Today in Labor History
Federal troops drive some 1,200 jobless workers from Washington D.C. Led by unemployed activist Charles "Hobo" Kelley, the group's "soldiers" include young journalist Jack London and William Haywood, a young miner-cowboy called "Big Bill" - 1884
One hundred "platform men" employed by the privately owned United Railroads streetcar service in San Francisco abandon their streetcars, tying up many of the main lines in and out of the city center - 1917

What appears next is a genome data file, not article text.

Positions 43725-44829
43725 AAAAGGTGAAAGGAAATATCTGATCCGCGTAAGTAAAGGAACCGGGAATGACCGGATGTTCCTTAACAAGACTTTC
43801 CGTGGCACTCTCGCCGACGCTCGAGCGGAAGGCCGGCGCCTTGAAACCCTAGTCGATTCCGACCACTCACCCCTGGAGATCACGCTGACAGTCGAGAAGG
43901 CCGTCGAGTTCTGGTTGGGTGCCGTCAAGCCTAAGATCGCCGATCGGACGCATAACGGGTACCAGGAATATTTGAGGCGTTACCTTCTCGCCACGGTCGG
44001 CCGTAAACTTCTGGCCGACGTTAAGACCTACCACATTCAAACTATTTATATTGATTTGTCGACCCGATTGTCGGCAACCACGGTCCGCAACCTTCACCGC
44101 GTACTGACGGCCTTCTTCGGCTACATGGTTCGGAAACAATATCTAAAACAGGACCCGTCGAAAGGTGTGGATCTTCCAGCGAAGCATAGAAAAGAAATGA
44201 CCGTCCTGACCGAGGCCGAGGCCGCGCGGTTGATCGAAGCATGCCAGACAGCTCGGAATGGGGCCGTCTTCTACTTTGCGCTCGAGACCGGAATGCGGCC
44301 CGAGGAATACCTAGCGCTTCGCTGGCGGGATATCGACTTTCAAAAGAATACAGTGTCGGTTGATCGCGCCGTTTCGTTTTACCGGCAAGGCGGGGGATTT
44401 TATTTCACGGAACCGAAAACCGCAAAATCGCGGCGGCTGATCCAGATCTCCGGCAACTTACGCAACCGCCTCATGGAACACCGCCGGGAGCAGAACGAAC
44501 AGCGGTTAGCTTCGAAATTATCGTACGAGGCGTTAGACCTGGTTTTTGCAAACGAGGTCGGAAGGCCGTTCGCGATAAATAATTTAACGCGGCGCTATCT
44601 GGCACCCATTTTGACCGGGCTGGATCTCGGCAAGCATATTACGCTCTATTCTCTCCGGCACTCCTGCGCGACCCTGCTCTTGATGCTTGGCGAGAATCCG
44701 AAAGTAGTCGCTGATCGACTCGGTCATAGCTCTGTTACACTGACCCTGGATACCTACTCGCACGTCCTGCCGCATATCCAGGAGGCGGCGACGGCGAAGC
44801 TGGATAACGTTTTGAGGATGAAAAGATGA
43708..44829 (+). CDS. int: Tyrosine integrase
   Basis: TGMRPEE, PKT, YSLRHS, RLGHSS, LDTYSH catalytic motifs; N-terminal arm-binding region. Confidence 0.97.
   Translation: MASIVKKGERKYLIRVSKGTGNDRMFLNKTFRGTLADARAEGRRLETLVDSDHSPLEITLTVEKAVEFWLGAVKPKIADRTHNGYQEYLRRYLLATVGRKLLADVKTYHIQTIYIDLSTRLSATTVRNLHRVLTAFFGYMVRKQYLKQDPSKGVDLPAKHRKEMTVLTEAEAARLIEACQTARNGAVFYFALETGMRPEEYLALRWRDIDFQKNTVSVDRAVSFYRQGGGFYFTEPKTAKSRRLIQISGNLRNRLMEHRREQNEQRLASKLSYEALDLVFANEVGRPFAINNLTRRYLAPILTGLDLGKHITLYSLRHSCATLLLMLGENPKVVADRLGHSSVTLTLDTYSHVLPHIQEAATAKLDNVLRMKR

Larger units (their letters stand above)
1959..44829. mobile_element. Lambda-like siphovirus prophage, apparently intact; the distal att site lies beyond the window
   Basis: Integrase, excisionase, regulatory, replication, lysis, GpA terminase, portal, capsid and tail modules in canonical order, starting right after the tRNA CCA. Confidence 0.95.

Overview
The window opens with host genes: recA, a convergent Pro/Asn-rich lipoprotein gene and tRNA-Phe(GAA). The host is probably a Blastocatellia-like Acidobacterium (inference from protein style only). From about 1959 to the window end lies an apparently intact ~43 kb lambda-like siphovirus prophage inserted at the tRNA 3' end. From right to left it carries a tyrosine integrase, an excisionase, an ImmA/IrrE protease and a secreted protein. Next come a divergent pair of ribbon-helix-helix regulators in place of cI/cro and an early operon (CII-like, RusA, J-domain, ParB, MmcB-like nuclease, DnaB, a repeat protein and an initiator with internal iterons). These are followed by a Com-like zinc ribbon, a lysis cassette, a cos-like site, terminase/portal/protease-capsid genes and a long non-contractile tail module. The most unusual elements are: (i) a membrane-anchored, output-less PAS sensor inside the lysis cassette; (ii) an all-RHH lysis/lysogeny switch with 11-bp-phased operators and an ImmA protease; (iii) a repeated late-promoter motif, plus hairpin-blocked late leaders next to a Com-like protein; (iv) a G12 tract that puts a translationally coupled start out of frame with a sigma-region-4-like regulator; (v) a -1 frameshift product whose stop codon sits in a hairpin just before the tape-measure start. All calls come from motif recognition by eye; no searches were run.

Int’l Longshoremen's and Warehousemen's Union receives CIO charter – 1937
Maine lobster fishers form a local of the Machinists union as they face a 40-year low price for their catches, and other issues. By October, the New York Times reported, it had 600 members, 240 of them dues-payers - 2013
- compiled/edited by David Prosten at Union Communication Services.
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